One of the “overage , failed astronaut candidates” in Space Cowboys with Clint Eastwood, Tommy Lee Jones, and Donald Sutherland.

    The American major in 36 Hours abducted by the Nazis so Rod Taylor’s character can convince him it’s years after WW II has ended and he has amnesia that can only be cured by recounting everything he can remember before the “lapse”… including the plans for the Normandy invasion.

    In Sunset, he plays an aged Wyatt Earp come to Hollywood to advise a movie about the O.K. Corral in which ‘Wyatt Earp’ is played by Tom Mix (Bruce Willis) and the two of them get drawn into a murder mystery.

    In My Fellow Americans, he and Jack Lemmon portray former US Presidents — and bitter political rivals — from opposite parties who accidentally uncover evidence of corruption by the current president and go on the run together. At one point, they try to evade pursuit by joining in a gay pride parade; when one of the participants tells Garner, “I didn’t know you were gay”, he responds, “I’m not” — glances at Lemmon as he waves in the other direction — “but he is.”

    He was a lot of fun to watch.

  26. boadinum says

    Oddly, I was watching a Youtube video of QI, hosted by Stephen Fry, where one of the guests did a spot-on impression of Colin (Donald Pleasance) from “The Great Escape”, This led me to think of Colin’s pal Hendley,and then to wonder what James Garner is up to these days. Moments later I checked the news headlines and discovered that James Garner had died.

    It’s a miracle! OK, no it isn’t.

    He was not a great actor, but not horrible either. He brought a certain warmth and honesty to his roles.

    We’ll miss ya Jim.

  27. weatherwax says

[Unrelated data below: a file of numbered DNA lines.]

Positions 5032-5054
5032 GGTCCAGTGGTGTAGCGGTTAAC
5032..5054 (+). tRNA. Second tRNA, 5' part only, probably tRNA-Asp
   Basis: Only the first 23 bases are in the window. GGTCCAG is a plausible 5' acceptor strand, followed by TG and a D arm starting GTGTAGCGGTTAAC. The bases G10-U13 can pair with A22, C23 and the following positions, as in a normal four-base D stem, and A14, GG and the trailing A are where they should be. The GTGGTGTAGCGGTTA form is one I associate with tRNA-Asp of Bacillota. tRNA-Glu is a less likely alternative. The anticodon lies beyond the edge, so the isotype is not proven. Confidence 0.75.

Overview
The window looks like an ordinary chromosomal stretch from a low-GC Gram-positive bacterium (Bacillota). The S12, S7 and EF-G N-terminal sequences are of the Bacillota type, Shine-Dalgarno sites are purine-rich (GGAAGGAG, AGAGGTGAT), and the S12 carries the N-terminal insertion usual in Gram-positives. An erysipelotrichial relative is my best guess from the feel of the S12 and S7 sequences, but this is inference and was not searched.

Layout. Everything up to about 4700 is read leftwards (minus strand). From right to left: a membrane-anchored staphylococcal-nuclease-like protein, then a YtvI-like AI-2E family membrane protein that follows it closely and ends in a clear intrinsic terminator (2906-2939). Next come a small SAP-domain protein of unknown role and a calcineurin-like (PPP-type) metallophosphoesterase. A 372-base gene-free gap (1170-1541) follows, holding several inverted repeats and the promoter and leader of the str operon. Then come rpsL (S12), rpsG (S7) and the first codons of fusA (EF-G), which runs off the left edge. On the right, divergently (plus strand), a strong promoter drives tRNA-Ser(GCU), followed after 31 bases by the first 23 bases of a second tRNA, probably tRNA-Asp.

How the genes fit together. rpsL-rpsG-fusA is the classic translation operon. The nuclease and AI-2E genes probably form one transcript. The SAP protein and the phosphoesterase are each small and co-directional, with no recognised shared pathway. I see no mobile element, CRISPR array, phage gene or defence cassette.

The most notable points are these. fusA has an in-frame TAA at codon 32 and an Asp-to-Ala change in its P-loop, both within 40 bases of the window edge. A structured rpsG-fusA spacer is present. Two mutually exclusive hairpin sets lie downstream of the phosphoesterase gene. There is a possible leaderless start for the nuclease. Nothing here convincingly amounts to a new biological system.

The Rockford Files was one of the few shows I loved as a kid that I still enjoy as an adult.

  28. What a Maroon, oblivious says

    Some of my favorite James Garner performances were his Polaroid commercials with Mariette Hartley. They had such a great chemistry together that people assumed they were married.

  29. cicely says

    I am Sadness.
    I loved him in The Rockford Files, and Support Your Local Sheriff! is one of the few Westerns I can stand.
    In fact, I can’t recall anything I watched him in, that wasn’t enjoyable.
    Mr. Garner may have had limited range as an actor—I lack the Sophisticated Tastes to be able to tell—but if so, he played the hell out of it.

  30. magistramarla says

    I have always loved James Garner and anything that he happened to be in.
    Another actor of the same ilk is Richard Dean Anderson (MacGyver, Stargate).
    He also seems to usually play characters whose personalities mirror his own, but that makes him all the more endearing to me.
    I don’t think that we can call actors such as these “bad” actors, but good character actors who successfully fill a niche and make a damn good living at it.

  31. says

    I saw an episode of Burn Notice once, and it reminded me of The Rockford Files. Lots of fun and I say that as a compliment to both Campbell and Garner.

  32. naturalcynic says

    Sigh. Maybe I’m not a “Natural” Cynic. Maybe I just caught it from Brett Maverick.

  33. greg hilliard says

    I look at Garner like an old friend, someone you never mind showing up in your living room. Michael J. Fox is another actor like that. You know what you’re going to get, and they always deliver.
    As for the driving, “Moonlighting” in the ’80s was the opposite. Bruce Willis and Cybill Shepherd were always stuck in California traffic, where they bickered and bantered.

  34. forestdragon says

    I don’t have much of an opinion regarding Garner’s acting (not having watched much that I can recall) but as a long-suffering captive of my father’s movie-watching as a child, I can firmly say that John Wayne was the one that couldn’t act worth a damn.

    Actually, watch any old movie (such as most of the ‘classic’ b&w movies starring all the people the old Warner Bros. cartoons caricatured) and you’ll see that most people back then didn’t seem to be able to act in a natural manner.

  35. trog69 says